On 12 November 2015 the Ukrainian Parliament took the bold step of recognizing the destruction of the Crimean Tatar nation by the Soviet Army in 1944 as a genocide. The surviving Crimean Tatars hope that this long overdue action will shine an expository light on a genocide that has been kept hidden for decades and is still not recognized by Russia. For the shattered remnants of this once mighty nation that represents Europe’s last descendants of the medieval Mongols, this move is a first step towards exposing a long-concealed war crime.
Crimean Tatar saboteurs have also recently been involved in the destruction of pylons carrying power lines to Crimea that have plunged the peninsula into darkness. They have prevented repair crews from fixing the damaged pylons and are demanding the release of Tatar leaders jailed by the Russian government in the Crimea.
These two events combine to shed light on a long history of repression of this small Muslim ethnic group that began in the Tsarist epoch and continues to this day.
The Wartime Destruction of Europe’s Last Mongols
For all its contributions to civilization, modern Europe has a dark history of genocide going back to the Russian Empire’s genocidal assault on an ancient Caucasus Mountains race known as the Circassians in the mid-19th century (this Muslim ethnic group was so thoroughly exterminated by Russian Imperial troops that most Europeans today have never heard of them). Among the small, relatively-unknown Muslim nations to have faced genocide in Europe were the Crimean Tatars. The Crimean Tatars, the pitiful remnants of a once great Turkic-Mongol race descended from Golden Horde, were ethnically cleansed by the Russians for centuries before being forcefully included in the Soviet Union.
During World War II, the Nazi Wehrmacht invaded the Crimean Peninsula and 20,000 Crimean Tatars from a nation of just over 200,000 (i.e. 10 percent) were mobilized to fight in the Red Army. When the Soviet Army defending the Crimea was shattered in October 1941, many of these Crimean Tatars joined the ranks of hundreds of thousands of Russians and Ukrainians who were captured by the Germans. These prisoners of war were often forced to join the ranks of the victorious Germans or face firing squads. Several thousand Crimean Tatar captives were thus forcefully conscripted into the German Army, along with hundreds of thousands of Russians and Ukrainians.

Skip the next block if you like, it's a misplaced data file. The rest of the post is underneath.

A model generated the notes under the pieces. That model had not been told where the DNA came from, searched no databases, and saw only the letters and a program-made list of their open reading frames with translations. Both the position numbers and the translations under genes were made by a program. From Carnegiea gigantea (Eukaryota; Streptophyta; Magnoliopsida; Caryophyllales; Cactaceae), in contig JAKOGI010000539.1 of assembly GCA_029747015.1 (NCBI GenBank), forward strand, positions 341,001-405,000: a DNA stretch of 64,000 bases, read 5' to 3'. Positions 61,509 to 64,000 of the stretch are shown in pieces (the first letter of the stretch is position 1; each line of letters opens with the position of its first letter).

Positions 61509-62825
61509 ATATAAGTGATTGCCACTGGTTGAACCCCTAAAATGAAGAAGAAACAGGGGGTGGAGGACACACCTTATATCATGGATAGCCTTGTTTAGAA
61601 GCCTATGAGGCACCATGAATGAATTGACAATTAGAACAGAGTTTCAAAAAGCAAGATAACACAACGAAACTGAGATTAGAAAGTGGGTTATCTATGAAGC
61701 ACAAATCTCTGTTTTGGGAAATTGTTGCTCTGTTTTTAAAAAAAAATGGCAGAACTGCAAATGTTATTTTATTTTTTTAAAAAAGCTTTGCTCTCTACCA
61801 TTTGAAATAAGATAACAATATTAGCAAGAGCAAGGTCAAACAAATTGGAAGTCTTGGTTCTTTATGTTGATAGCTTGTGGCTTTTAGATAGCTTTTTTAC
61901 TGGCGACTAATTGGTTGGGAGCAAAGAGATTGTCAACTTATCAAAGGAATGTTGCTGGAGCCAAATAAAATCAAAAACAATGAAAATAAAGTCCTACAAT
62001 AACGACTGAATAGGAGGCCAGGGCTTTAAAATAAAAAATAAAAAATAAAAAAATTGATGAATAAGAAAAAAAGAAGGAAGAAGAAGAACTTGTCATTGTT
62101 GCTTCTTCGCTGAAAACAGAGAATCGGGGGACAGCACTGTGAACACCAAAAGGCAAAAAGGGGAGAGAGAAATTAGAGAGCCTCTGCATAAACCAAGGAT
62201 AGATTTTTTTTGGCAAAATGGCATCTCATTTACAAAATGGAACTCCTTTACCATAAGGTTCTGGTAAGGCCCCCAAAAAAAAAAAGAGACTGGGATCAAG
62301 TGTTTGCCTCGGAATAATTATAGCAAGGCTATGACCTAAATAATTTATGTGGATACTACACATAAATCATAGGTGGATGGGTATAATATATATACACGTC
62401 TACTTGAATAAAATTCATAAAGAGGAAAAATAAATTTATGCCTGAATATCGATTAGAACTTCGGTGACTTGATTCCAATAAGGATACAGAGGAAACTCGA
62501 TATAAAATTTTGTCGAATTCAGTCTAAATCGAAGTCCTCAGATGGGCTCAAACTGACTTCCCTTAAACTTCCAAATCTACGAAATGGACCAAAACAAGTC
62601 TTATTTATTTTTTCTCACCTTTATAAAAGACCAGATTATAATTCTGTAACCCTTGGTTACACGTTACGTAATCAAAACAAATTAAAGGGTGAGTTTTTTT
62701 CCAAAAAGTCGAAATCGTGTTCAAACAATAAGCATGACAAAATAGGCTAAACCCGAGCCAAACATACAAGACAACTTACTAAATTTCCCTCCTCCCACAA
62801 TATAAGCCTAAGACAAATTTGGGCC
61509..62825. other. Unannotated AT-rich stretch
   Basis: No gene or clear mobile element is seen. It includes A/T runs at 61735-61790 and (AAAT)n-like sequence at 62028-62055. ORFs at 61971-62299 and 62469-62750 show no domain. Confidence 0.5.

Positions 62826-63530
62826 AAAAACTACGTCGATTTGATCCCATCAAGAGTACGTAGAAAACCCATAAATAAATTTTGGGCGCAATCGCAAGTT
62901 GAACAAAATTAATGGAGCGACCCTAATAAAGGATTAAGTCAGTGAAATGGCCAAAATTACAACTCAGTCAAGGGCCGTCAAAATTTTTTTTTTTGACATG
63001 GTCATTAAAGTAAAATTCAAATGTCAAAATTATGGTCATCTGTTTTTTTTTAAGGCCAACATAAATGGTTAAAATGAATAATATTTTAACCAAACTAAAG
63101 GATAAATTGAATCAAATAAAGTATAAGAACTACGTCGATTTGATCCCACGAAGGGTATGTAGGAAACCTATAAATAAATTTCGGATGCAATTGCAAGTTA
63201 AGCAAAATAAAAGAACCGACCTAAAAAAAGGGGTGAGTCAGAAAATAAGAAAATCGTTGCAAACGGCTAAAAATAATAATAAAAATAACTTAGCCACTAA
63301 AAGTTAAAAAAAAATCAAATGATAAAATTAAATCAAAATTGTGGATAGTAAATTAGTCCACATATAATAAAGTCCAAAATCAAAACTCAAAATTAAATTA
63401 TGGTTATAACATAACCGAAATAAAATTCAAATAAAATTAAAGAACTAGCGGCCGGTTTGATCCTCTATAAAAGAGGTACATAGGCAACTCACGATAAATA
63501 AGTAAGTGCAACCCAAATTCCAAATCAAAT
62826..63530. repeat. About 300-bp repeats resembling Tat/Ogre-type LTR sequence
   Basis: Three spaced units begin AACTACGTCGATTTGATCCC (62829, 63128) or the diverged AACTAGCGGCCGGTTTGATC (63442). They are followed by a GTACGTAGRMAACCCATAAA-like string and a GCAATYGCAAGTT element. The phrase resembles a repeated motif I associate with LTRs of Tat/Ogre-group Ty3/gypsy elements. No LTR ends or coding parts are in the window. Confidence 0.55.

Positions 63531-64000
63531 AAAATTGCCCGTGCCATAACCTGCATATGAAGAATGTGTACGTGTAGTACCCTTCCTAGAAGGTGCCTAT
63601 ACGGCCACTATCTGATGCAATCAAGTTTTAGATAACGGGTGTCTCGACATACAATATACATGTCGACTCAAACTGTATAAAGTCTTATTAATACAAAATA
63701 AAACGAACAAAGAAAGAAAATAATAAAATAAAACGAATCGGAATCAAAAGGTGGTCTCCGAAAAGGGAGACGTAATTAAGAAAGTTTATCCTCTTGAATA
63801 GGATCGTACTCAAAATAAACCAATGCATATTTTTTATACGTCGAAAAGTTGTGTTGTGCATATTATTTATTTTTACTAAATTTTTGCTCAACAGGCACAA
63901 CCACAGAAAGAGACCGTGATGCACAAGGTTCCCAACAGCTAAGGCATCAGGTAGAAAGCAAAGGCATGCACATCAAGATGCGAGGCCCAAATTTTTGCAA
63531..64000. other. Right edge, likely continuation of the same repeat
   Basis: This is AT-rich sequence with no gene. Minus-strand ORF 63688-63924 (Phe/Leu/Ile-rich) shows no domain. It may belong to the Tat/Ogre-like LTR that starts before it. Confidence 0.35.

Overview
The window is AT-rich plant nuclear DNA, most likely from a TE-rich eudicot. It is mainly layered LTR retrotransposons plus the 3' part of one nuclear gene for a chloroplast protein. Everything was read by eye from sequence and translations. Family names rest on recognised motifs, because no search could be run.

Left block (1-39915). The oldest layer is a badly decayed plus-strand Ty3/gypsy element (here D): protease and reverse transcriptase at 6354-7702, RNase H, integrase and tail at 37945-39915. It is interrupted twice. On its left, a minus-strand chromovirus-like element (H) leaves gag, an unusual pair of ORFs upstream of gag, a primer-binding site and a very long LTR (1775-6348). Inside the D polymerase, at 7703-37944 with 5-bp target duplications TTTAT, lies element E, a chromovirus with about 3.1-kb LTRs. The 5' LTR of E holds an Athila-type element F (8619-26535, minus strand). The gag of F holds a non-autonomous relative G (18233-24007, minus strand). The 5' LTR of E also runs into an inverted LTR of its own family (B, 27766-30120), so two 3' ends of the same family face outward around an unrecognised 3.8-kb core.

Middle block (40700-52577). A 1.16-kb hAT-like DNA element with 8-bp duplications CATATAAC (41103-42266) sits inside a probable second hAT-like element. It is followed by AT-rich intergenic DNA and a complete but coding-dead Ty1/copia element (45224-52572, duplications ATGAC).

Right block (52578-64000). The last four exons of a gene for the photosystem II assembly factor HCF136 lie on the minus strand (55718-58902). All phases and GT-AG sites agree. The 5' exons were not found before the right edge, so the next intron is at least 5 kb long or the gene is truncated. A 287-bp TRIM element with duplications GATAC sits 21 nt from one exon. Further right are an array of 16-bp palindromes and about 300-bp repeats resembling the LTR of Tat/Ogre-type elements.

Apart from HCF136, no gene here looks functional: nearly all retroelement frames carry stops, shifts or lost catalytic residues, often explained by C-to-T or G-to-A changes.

When the Germans were expelled from the Crimea in May 1944, local Russians exaggerated this collaboration and hid the fact that thousands of Crimean Tatars had fought against the German invaders as partisans (anti-Nazi Soviet guerillas). This anti-Tatar propaganda by local Russians in the Crimea came at a most unfortunate time. In the spring of 1944, as Soviet troops stormed towards Berlin and occupied much of Eastern Europe, Stalin made plans to go with the momentum and invade northeastern Turkey to annex provinces lost to Imperial Russia in the 19th century. He planned to use the Crimea as a springboard to launch naval operations against the Turks and feared that the Turkic-Mongol Muslim Crimean Tatars (who had previously been allies with the Ottoman Turks) would act as a pro-Turkish fifth column. To prevent such an outcome, the entire Crimean Tatar nation including women, children, and thousands of men still fighting in the ranks of the Red Army were cynically declared “izmeniky rodina” (traitors to the motherland). They were then slated for genocide (along with several other targeted nations, such as the Muslim Chechen highlanders and the Kalmyk Mongol Buddhists).